If we do this then ‘we lose ourselves in this object completely, that is, we forget our individuality, our will, and continue to exist only as pure subject, the clear mirror of the object’ (WWR I 201). Thus, the kind of knowledge Schopenhauer is most interested in does not involve propositions or concepts at all, but an intuitive engagement with a fundamental, timelessly existing reality.
Although Nietzsche rejects Schopenhauer’s account of affect-less engagement with objective reality, he is also concerned with something other than propositional knowledge. While it is not always clear what he means by knowledge, or knowing (Erkennen), here are two suggestive passages from The Gay Science:
Through immense periods of time, the intellect produced nothing but errors; some of them turned out to be useful and species-preserving; those who hit upon or inherited them fought their fight for themselves and their progeny with greater luck. … Gradually the human brain filled itself with such judgements and convictions; and ferment, struggle, and lust for power developed in this tangle. Not only utility and delight, but also every kind of drive took part in the fight about the ‘truths’; the intellectual fight became an occupation, attraction, profession, duty, dignity—knowledge and the striving for the true finally took their place as a need among the other needs. (GS 110)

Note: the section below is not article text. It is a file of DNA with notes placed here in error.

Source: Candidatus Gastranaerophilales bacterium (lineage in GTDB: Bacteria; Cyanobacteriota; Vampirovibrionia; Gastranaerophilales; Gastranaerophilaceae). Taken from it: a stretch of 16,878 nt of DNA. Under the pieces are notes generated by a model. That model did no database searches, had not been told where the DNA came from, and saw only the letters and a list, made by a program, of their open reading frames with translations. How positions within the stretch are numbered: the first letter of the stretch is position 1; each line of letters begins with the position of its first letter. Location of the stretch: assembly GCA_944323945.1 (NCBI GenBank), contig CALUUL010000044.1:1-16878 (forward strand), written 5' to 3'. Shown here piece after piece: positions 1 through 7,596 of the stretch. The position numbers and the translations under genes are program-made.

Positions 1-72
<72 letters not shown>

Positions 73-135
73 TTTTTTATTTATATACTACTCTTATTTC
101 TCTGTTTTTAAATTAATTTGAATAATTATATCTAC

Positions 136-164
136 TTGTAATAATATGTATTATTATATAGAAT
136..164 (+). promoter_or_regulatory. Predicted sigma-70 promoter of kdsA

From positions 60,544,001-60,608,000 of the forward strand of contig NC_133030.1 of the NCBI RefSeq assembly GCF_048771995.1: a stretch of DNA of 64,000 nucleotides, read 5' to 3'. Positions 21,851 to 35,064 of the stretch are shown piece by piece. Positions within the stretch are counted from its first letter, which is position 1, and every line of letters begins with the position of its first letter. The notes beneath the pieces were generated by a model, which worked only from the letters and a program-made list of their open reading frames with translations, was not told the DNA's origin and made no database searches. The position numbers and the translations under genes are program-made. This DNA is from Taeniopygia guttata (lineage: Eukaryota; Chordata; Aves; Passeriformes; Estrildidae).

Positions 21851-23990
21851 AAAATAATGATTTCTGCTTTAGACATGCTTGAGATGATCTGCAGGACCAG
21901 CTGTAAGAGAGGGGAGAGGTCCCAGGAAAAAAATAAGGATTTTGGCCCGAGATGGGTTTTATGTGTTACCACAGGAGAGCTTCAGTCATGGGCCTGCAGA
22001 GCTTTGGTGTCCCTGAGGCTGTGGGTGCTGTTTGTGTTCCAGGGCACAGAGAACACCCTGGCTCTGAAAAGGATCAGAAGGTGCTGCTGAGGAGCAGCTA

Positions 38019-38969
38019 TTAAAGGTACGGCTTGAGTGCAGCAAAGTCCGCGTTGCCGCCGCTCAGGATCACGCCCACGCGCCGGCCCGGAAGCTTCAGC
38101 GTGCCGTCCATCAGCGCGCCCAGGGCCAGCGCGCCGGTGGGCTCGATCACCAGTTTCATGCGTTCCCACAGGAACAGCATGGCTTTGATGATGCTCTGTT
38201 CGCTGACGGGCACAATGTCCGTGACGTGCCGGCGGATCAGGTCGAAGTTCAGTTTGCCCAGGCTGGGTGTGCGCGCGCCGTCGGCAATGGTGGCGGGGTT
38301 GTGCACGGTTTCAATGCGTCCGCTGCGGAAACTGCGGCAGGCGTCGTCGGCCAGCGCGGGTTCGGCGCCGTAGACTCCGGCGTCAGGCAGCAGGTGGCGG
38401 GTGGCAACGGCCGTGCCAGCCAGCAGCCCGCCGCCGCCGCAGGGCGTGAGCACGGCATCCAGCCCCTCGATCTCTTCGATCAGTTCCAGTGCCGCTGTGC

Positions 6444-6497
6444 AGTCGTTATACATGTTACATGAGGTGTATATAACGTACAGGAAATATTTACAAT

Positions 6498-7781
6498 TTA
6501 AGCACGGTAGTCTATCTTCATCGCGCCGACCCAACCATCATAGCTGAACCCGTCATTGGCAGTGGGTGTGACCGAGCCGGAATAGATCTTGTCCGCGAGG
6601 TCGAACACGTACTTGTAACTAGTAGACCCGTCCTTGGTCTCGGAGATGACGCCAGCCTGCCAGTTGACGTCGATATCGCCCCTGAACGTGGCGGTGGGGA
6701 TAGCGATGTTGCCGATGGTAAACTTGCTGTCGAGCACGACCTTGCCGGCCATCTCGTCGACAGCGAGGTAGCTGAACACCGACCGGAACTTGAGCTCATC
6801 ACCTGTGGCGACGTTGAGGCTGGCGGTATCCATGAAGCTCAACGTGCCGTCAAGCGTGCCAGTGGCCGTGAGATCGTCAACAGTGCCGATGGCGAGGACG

And in GS 324:
No, life has not disappointed me. Rather, I find it truer, more desirable and mysterious every year—ever since the day the great liberator overcame me: the thought that life could be an experiment for the knowledge-seeker—not a duty, not a disaster, not a deception! And knowledge [Erkenntniss] itself: let it be something else to others, like a bed to rest on or the way to one, or a diversion or a form of idleness; to me it is a world of dangers and victories in which heroic feelings also have their dance—and playgrounds. (GS 324)